As has been previously noted, the particular error and events associated therewith are useful in selecting the type of agent best suited for the diagnostic procedure. This is sometimes referred to herein as “event driven” agent dispatch, because the particular software tasks that comprise the agent are determined by some characteristic of the event. By the event driven dispatch, a minimum amount of code, i.e. preferably the smallest needed agent, is sent through the network. This conserves network bandwidth as software agents migrate through the network. In some cases, two or more agents, or an agent created by the dispatch mechanism from two diagnostic procedures, may be used if indicated.
In one preferred embodiment, the agent is an object composed of a set of tasks routable to appropriate systems in the large, distributed computer network. The set of tasks may be coupled together as may be necessary to diagnose and/or correct the fault. At each node, the agent is preferably incorporated into or otherwise executed by the previously-deployed runtime environment. Thus, as a large portion (namely, the runtime engine) of the diagnostic capability is already at the system to be diagnosed, network traffic is further minimized.
Once the fault or other problem has been diagnosed, the agent attempts to fix the problem The agent may have the necessary code or it may send requests to the dispatch mechanism for additional code to effect the repair. The to dispatch mechanism may be located in distributed locations as well, if desired. The additional code may be other software agent(s). If unable to effect repairs, the agent will, at a minimum, report back with the diagnosis to a user interface of the dispatch mechanism .
A by-product of this invention is that an enterprise can place substantially all of its computing resources on a network that is managed in a reliable, cost-effective manner. Low-level computing resources, such as end-of-wire or “endpoint” machines, preferably support an engine that, together with a mobile software agent, diagnose and, if possible, rectify a network problem. The software agent is preferably a smallest amount of software code that is necessary to address the problem. By distributing some of the diagnostic functionality in the engine, network bandwidth is conserved because only a small amount of code needs to be dispatched to the target site. This reduces complexity and cost of systems management in the large enterprise environment.
The present invention meets the needs of customers with very large and geographically-dispersed networks and, more particularly, to significantly expand the automatic diagnostic capabilities of the network. By enabling automatic fault diagnosis and correction, the number of system administrators and technicians may be conveniently reduced.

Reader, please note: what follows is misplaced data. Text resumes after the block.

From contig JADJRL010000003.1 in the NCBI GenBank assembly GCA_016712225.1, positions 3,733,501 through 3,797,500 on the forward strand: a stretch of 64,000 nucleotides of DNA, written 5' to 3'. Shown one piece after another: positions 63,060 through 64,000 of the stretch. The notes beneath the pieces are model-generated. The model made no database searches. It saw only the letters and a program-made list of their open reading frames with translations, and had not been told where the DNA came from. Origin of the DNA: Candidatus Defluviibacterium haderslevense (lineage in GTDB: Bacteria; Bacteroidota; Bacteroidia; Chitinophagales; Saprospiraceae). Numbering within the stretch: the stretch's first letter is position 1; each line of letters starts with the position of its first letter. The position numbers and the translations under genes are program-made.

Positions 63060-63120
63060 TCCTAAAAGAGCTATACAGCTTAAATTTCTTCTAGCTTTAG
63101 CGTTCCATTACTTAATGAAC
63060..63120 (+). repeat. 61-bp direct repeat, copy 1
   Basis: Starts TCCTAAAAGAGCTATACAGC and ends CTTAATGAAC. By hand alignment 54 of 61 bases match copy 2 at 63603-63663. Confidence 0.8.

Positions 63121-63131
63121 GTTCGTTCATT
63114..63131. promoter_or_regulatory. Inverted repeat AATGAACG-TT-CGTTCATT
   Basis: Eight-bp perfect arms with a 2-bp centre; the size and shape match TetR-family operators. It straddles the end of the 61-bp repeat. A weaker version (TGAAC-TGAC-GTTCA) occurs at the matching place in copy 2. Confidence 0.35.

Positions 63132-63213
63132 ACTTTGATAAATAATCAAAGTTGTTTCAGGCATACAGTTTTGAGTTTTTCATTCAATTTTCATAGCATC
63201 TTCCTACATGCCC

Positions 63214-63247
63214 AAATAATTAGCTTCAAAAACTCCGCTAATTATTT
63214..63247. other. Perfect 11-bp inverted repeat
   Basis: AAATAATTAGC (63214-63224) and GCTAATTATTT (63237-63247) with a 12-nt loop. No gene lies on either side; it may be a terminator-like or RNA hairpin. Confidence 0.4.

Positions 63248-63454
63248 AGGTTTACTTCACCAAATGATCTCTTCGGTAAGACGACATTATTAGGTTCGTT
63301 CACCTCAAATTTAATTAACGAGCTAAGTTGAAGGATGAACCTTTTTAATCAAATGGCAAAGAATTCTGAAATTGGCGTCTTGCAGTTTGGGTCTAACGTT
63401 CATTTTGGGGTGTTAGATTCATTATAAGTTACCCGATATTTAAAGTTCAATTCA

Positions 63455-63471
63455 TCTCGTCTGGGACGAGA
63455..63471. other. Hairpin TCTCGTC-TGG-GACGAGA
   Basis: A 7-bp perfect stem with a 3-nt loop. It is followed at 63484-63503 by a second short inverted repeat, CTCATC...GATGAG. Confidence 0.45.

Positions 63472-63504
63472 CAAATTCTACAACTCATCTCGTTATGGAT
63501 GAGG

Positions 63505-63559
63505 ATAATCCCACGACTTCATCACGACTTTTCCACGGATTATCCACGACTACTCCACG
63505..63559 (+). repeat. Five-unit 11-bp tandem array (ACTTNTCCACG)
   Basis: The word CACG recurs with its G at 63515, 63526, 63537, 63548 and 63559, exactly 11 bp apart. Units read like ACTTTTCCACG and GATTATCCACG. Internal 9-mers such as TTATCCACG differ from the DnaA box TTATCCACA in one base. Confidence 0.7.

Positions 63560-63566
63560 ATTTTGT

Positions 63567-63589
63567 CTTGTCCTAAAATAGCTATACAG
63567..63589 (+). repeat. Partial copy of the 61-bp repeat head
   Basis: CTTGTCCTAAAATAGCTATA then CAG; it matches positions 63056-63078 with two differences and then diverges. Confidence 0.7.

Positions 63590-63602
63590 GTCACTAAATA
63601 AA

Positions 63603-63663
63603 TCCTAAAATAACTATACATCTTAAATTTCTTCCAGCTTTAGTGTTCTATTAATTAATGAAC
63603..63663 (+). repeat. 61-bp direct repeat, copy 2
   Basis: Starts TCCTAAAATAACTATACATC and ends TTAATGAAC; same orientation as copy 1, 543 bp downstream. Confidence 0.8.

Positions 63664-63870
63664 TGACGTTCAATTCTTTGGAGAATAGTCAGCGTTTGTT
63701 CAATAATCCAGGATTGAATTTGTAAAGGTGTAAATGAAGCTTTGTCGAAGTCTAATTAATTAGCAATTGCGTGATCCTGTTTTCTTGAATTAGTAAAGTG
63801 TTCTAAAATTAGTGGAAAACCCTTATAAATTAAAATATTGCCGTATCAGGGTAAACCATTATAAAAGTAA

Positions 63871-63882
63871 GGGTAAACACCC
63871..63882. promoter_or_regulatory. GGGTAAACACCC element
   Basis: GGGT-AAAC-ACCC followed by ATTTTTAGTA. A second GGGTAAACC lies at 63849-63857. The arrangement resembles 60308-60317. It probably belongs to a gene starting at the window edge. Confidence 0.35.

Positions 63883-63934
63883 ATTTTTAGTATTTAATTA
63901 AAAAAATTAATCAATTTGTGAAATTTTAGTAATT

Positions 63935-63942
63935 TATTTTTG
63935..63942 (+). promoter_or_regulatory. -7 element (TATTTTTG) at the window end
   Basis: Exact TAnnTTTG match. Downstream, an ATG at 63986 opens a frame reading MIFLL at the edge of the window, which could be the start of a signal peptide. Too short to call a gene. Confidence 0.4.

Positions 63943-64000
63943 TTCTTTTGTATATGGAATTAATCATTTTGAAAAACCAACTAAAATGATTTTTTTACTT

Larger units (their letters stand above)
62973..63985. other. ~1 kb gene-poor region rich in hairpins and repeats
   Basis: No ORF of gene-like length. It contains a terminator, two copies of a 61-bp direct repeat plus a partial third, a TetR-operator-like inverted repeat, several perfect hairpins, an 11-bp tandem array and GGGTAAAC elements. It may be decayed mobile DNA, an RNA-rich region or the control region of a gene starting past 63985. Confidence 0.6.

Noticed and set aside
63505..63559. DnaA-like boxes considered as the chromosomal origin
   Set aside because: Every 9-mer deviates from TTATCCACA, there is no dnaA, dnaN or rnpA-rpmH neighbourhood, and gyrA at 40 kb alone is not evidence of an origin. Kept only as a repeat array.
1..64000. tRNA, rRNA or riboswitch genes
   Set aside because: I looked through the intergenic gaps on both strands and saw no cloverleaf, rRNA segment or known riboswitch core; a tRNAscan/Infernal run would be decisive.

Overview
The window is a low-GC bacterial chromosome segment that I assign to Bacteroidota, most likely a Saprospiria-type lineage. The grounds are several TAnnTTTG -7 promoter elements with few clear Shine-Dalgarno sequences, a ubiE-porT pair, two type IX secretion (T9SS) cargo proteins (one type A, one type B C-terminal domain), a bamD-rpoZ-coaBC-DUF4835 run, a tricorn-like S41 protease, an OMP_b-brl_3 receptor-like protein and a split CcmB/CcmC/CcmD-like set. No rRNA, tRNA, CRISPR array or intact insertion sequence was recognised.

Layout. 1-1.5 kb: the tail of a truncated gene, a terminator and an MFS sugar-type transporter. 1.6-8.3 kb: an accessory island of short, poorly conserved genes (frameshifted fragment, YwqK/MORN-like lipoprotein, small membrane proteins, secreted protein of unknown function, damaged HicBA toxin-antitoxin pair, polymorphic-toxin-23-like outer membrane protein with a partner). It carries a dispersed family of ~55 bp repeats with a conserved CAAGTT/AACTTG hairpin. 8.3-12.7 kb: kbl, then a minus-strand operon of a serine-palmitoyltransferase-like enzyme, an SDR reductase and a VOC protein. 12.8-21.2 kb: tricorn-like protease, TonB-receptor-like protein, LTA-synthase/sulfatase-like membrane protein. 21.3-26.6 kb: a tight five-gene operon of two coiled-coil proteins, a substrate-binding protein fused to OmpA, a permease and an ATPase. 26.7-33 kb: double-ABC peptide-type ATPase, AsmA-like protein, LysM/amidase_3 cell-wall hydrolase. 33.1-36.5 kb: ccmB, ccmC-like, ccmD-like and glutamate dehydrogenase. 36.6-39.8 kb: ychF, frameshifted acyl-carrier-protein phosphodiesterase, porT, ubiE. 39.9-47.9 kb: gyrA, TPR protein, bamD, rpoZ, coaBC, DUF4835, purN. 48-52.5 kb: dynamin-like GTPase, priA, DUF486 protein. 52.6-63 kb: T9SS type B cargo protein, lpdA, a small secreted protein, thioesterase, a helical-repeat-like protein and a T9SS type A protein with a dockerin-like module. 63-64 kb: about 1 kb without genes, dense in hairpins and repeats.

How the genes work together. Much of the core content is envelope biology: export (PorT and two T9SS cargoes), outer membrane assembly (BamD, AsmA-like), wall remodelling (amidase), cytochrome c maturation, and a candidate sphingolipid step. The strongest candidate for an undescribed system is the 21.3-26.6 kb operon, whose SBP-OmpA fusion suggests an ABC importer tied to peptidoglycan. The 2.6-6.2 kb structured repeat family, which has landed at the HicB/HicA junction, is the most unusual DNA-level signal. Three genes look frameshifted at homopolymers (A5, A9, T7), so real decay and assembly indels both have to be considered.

In the preferred embodiment, these and other objects are achieved in a large distributed enterprise that includes computing resources organized into one or more managed regions, each region being managed by a management server servicing one or more gateway machines, with each gateway machine servicing a plurality of endpoint machines. A system management framework is preferably “distributed” on the gateway machines and the one or more endpoint machines to carry out system management tasks. Although the above environment is preferred, one of ordinary skill will appreciate that the inventive concepts may be implemented in smaller distributed client server network environments. Thus, the invention should not be construed to be limited to a particular large scale, distributed computing environment as described in the preferred embodiment.
According to a feature of the invention, an endpoint computer connectable into such an enterprise includes a processor, an operating system, a graphical user interface, optionally a browser, and a runtime environment. The runtime environment is preferably distributed to the endpoint computer in a prior distribution process when the enterprise configuration is initialized or otherwise reconfigured. The particular method by which the engine “piece” is distributed to the endpoint computer is not part of the present invention.
The client-class framework running on each endpoint is preferably a low-maintenance, low-cost framework that is ready to do management tasks but consumes few machine resources (because it is normally in an idle state). Each endpoint preferably is “dataless” in the sense that system management data is not stored therein before or after a particular system management task is implemented or carried out. This architecture advantageously enables a rational partitioning of the enterprise with 10's of servers, 100's of gateway machines, and 1000's of endpoints. Each server typically serves up to 200 gateways, each of which services 1000's of endpoints. At the framework level, all operations to or from an endpoint pass through a gateway machine. In many operations, the gateway is transparent; it receives a request, determines the targets, resends the requests, waits for results, then returns results back to the caller. Each gateway handles multiple simultaneous requests, and there may be any number of gateways in an enterprise, with the exact number depending on many factors including the available resources and the number of endpoints that need to be serviced.
One of the preferred implementations of the invention is as a set of instructions in a code module resident in the random access memory of a computer. Until required by the computer, the set of instructions may be stored in another computer memory, for example, in a hard disk drive, or in a removable memory such as an optical disk (for eventual use in a CD ROM) or floppy disk (for eventual use in a floppy disk drive), or even downloaded via the Internet. In addition, although the various methods described are conveniently implemented in a general purpose computer selectively activated or reconfigured by software, one of ordinary skill in the art would also recognize that such methods may be carried out in hardware, in firmware, or in more specialized apparatus constructed to perform the required method steps.
Further, although the invention has been described in terms of a preferred embodiment in a specific network environment, those skilled in the art will recognize that the invention can be practiced, with modification, in other and different network architectures with the spirit and scope of the appended claims. Moreover, the inventive diagnostic technique should be useful in any distributed network environment.
Having thus described our invention, what we claim as new and desire to secure by letters patent is set forth in the following claims:
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|U.S. Classification||709/202, 714/E11.023, 709/223, 709/224, 714/25|
|International Classification||H04Q3/00, G06F15/177, G06F11/07, H04L12/24|
|Cooperative Classification||G06F11/079, G06F11/0793, H04L41/046, H04Q3/0075, G06F11/0709, H04L41/0677|
|European Classification||G06F11/07P1A, H04L41/04C, H04L41/06D, H04Q3/00D4F, G06F11/07P10|
|Jun 3, 1998||AS||Assignment|
Owner name: INTERNATIONAL BUSINESS MACHINES CORPORATION, NEW Y
Free format text: ASSIGNMENT OF ASSIGNORS INTEREST;ASSIGNORS:TUREK, JOHN J.E.;VETTER, BRIAN JAY;REEL/FRAME:009219/0178;SIGNING DATES FROM 19980520 TO 19980527
|May 13, 2003||CC||Certificate of correction|